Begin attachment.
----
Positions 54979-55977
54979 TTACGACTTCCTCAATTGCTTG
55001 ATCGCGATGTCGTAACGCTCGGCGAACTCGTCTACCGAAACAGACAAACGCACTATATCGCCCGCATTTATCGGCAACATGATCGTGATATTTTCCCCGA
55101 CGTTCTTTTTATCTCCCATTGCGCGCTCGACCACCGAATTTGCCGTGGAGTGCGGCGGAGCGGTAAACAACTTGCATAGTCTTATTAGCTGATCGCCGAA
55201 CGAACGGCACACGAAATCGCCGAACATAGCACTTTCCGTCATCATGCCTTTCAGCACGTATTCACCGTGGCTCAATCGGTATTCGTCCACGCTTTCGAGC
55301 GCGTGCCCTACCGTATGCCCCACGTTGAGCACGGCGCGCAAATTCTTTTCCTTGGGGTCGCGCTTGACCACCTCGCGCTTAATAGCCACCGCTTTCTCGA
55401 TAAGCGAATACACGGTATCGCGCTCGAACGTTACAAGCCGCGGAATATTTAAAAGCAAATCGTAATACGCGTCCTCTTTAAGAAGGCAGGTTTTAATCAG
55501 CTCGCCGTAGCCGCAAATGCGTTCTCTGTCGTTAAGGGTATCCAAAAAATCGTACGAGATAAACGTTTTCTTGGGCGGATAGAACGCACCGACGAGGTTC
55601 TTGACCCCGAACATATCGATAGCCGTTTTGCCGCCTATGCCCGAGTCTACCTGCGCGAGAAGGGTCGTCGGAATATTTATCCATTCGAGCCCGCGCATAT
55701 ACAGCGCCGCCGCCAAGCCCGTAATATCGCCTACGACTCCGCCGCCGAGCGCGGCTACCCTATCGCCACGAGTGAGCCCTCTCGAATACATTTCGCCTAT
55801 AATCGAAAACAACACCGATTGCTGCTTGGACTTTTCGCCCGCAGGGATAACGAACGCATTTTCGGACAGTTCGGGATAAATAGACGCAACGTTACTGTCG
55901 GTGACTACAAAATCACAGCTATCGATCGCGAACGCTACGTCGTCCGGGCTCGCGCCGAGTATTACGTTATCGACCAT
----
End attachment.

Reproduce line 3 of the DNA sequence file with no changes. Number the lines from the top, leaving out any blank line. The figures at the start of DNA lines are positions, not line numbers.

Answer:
55001 ATCGCGATGTCGTAACGCTCGGCGAACTCGTCTACCGAAACAGACAAACGCACTATATCGCCCGCATTTATCGGCAACATGATCGTGATATTTTCCCCGA